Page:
ERROR # 3: Not paying attention to the ‘maximum out-of-pocket’ limit (MOOP). All Medicare Advantage plans have a MOOP, and many agents review it as they help you choose your plan. However, if a catastrophic medical problem arises (cancer, organ transplant, prolonged stay in a skilled nursing facility, etc.), it is very likely that you will reach your MOOP, so you need to make sure it is as low as possible. The reason: Chemotherapy and anti-rejection drugs are considered Part ‘B’ outpatient drugs, not Part ‘D’ prescription drugs, and many plans only pay for 80% of Part B drugs. Therefore , I would be hooked by 20% and they are very expensive.

SOLUTION # 3: Compare, compare, compare and choose a plan with a lower MOOP.

ERROR # 4: Choose a plan just because drug copays are slightly lower. Many smaller insurance companies will read it in their Plan with very low copays on their drug formulary, but they have a smaller network of doctors / facilities to choose from. The problem is, should a medical problem arise, you may be locked into the smaller network of doctors / facilities until Medicare’s Annual Open Enrollment.

SOLUTION # 4: If you are having trouble paying your prescription drug copayments and your income / assets are low enough, you may be eligible for Extra Help through Social Security. A good insurance agent will bring this up and guide you, or go to https://secure.ssa.gov/i1020/start. When getting help with your medication, you can choose the best plan based on other options (your network size, authorization rules, physician / facility convenience, optional additional benefits, etc.)

ERROR # 5: Choose a plan because you want a PPO plan and not an HMO.

SOLUTION # 5: Many people have the misconception that with a PPO plan they can go to any doctor / facility they choose. In reality, PPO plans still have a network of doctors / facilities that you must stay at to get the lowest costs. The biggest difference between a PPO and an HMO is that with a PPO, you don’t have to get a “referral” to see a specialist. With an HMO, you must get a referral. In order to choose ANY doctor / facility in the country that accepts Medicare, you must consider a Medicare supplement plan (MediGap).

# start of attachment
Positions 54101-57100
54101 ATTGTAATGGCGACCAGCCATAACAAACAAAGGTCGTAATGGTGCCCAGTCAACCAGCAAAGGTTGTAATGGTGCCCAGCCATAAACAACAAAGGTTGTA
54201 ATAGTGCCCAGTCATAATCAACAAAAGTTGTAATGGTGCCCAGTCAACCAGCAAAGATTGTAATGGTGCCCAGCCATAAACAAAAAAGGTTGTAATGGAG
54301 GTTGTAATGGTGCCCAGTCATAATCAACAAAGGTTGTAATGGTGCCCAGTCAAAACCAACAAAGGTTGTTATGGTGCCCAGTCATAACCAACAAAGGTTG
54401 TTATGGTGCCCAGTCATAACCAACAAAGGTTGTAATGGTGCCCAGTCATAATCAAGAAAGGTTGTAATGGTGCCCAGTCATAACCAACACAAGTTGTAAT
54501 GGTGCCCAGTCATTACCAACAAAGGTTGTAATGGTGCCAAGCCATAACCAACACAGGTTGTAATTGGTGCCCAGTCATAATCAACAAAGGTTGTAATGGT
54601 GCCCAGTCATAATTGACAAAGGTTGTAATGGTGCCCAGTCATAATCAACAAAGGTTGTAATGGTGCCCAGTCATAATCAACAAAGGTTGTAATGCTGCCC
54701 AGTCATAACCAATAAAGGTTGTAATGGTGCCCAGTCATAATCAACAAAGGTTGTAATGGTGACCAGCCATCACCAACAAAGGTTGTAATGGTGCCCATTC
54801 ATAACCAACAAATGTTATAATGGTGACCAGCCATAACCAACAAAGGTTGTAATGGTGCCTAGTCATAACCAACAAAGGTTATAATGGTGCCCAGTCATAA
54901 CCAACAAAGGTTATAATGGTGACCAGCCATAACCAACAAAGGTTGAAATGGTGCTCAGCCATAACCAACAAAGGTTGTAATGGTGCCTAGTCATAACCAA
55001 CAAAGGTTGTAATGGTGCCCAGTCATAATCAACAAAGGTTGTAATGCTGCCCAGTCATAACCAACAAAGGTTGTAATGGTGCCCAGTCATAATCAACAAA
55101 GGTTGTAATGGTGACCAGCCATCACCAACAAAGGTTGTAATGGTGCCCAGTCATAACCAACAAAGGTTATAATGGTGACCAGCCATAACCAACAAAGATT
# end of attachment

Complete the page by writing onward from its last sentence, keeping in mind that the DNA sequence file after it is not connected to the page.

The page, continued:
I have seen most of the mistakes and solutions when it comes to choosing Medicare Advantage health plans. Outside of California, there are additional varieties of plans and there may be additional challenges.

What happened to my client, you ask? As I keep in constant contact with my clients, in June I was overjoyed to hear him exclaim the great news. Using the same test that his previous Medicare Advantage Plan denied, two doctors from a major Los Angeles medical group identified the problem. He was slowly leaking cerebrospinal fluid and was dangerously close to none remaining. With a quick outpatient procedure, they basically lasered the area of ​​the leak, replaced his cerebrospinal fluid, and he is healthier, happier, and better than ever. Since you are fine now, we will review your coverage during Medicare Annual Open Enrollment (October 15 – December 7, 2012) and decide whether to keep you on the Supplement or switch you to a Medicare Advantage Part C Plan.

As an insurance agent for many years, I have stories like this and many more. With compassion, our profession helps navigate the best options, explains the pros / cons based on the individual needs of our clients, and offers peace of mind. Plans change every year and your health / financial status can change too, so it’s a good habit to do a comparison every year. Finally, choose a good, local and independent insurance agent, be polite and stay well informed.